YA Alternate History
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The Society has been at work almost since America’s founding, but even now in the 1920s, no one knows about it. At least no men. Presidents have no idea how their Wives have shaped their policies. Male voters don’t realize how their Wives and Mothers have quietly but deliberately influenced their choices. No one expects to see a Spinster with a Beretta, or a secret code embedded in a recipe. When girls are brought to the Society, they are assigned a role: from the protective Spinsters to the espionage-minded Gossips, everyone has a part to play.
Elsie is a Wife-to-be. Up until now, she’s been paying “social calls” to women in distress to help rescue them from domestic violence. But she knows that her role will be greater. She will marry a great man–just as her mother (a Mother) was tasked with raising a great man in Elsie’s brother–and then she will get to work, anonymously guiding her husband to the choices that will advance women’s rights. She’s been training for it for years. But when her assignment finally arrives–a priority one man who the Society has selected as a future president–Elsie suddenly isn’t sure of her role anymore. It’s not that Andrew doesn’t seem great, from his dossier at least, but in order to win the priority one assignment, she’ll have to beat out her closest friends and fellow Wives-to-be. And as the competition for Andrew’s affections gets underway, a long-simmering doubt can no longer be ignored. The Society relies on secrecy, on the invisibility of women and the discounting of their contributions. But more than ever, Elsie just wants to be seen.
I think this Jazz Age alternative history was written especially for me. Full of secret codes, espionage, heist-like missions, humor, feminism, and discussion of queer and trans rights, this book is both fun and though-provoking in the best ways. Elsie is a heroine you will love to cheer for (and wish you could vote for!). I highly recommend this wonderful novel to fans of quirky YA history and/or spy/heist books. There is definite crossover appeal for adult audiences.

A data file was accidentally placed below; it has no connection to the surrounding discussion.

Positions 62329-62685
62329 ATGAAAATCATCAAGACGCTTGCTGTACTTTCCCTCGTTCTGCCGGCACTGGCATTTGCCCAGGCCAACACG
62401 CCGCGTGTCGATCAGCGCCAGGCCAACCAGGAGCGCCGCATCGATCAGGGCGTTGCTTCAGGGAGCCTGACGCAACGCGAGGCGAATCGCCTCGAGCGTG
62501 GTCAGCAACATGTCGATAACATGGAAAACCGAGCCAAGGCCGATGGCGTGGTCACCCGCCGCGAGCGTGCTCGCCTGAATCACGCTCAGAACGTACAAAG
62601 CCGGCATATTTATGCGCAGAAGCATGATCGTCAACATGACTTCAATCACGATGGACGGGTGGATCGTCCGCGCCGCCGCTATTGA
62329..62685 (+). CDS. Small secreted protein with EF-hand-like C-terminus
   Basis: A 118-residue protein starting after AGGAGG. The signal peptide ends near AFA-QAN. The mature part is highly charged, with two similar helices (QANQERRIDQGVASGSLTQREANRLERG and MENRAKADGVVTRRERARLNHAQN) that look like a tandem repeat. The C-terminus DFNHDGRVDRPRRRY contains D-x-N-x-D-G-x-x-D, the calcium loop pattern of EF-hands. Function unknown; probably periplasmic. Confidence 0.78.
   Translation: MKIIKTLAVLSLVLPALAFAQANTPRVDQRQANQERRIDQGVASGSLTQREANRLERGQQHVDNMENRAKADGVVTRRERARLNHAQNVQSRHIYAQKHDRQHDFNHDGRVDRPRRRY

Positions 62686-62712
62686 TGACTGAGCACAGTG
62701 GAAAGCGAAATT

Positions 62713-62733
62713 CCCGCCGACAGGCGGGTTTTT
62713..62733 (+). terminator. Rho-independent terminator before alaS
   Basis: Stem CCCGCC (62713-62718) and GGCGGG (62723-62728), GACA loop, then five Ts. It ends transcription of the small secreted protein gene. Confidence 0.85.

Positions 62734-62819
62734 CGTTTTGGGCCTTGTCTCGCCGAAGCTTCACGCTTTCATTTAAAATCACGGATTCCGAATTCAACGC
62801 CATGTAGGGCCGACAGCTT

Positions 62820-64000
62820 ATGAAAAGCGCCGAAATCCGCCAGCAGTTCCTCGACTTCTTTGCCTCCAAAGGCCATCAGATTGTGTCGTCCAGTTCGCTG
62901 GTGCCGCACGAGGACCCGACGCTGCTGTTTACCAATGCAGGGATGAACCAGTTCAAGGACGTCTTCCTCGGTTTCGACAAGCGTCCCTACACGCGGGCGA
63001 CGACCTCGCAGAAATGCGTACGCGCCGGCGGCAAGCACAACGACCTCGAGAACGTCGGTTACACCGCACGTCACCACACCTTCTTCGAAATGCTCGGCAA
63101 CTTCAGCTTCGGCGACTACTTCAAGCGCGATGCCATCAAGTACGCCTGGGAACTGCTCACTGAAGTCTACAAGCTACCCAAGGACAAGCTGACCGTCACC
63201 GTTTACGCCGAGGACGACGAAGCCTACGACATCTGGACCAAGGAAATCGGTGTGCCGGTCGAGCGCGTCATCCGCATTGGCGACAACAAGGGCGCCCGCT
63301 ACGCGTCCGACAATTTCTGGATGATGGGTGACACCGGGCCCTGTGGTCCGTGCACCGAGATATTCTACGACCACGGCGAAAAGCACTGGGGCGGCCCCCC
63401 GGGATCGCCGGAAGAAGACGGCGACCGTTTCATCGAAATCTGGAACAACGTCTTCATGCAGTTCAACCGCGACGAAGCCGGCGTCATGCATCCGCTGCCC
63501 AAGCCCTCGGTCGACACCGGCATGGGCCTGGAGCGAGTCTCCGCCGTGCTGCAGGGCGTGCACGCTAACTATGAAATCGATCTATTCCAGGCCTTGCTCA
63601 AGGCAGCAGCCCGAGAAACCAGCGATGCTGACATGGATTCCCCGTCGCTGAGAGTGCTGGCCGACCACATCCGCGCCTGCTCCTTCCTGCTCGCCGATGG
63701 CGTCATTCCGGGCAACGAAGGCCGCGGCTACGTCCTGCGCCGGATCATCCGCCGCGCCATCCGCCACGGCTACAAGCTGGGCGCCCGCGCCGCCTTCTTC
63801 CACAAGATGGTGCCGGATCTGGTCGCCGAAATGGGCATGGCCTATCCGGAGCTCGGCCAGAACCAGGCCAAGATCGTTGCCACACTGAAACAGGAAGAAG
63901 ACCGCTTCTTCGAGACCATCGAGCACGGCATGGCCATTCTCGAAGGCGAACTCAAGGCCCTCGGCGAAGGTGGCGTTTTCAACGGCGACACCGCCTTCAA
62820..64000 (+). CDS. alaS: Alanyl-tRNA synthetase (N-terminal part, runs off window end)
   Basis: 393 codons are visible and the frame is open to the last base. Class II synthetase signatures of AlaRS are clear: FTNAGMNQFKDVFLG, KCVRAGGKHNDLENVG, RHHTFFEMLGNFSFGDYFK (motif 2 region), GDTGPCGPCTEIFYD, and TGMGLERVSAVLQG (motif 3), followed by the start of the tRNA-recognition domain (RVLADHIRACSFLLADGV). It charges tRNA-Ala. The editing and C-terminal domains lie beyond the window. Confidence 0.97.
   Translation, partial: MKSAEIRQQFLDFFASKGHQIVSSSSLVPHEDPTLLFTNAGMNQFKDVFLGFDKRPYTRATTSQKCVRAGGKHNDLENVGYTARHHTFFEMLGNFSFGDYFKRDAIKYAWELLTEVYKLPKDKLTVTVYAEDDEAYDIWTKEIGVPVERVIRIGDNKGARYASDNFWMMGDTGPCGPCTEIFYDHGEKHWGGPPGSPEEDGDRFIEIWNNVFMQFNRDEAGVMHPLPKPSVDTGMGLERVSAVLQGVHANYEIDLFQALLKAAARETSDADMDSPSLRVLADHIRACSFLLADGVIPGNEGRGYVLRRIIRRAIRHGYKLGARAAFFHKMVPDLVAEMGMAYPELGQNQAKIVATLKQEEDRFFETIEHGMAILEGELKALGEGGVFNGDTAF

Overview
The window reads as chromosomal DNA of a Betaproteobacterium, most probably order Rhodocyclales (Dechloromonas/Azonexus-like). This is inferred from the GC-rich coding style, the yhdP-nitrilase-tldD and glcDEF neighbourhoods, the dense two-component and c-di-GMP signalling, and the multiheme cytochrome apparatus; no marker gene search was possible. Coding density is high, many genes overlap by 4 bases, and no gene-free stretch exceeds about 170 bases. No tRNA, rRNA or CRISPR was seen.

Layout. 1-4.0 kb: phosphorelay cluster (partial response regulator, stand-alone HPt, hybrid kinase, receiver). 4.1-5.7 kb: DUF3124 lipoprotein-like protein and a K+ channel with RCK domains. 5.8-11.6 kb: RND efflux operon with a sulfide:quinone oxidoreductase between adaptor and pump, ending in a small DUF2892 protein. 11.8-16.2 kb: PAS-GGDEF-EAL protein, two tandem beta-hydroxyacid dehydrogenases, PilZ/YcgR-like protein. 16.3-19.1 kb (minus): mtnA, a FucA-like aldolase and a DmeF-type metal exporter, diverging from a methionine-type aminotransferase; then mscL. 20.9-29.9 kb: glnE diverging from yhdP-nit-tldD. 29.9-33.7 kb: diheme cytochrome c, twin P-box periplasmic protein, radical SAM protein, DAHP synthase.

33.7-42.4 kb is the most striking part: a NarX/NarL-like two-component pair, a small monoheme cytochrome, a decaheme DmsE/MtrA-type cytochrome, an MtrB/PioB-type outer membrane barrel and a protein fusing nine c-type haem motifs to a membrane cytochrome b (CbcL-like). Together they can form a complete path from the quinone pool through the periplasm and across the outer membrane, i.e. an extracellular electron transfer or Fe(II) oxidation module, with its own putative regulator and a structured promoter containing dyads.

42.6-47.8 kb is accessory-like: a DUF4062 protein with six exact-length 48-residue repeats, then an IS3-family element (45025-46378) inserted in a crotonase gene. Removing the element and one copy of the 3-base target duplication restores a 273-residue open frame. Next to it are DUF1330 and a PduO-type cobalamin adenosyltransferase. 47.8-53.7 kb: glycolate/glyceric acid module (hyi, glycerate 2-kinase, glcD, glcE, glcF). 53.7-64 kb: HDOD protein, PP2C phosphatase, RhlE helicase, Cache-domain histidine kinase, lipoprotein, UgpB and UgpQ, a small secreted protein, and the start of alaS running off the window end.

Jane would have grown up a slave if not for the War Between the States. Instead, she grew up helping her white mother defend the plantation against the onslaught of the undead who began to rise after the Battle of Gettysburg. Although the agreement to end the War so that North and South could join forces against the undead shamblers included the abolition of slavery, Black people are far from equal—arguably not even free. When Jane was rounded up with the rest of the Black teens on the plantation and sent to a finishing school where she would train to defend wealthy white women from shamblers, she hoped it would be an opportunity to gain some sort of liberty and life experience. Instead, she finds herself hampered by the racism and sexism that pervade her society. But when she and a classmate uncover a deadly conspiracy, they find themselves in grave danger and caught between the desire for self-preservation and the knowledge that if they don’t do something, the entire world could be lost to the undead.
This novel is stunning: well-written, nuanced, thought-provoking, timely, and with a gripping and richly imagined historical sci-fi that is nearly impossible to put down. Jane is a compelling and complex protagonist, and it is a pleasure to root for her against both the zombies and the disturbing social institutions that try to hold her back. For all of its thrilling adventure, it never shies away from a powerful and disturbing look at racism and its impact. I loved every page and highly recommend it to teen and adult fans of sci-fi, dystopia, or even historical fiction.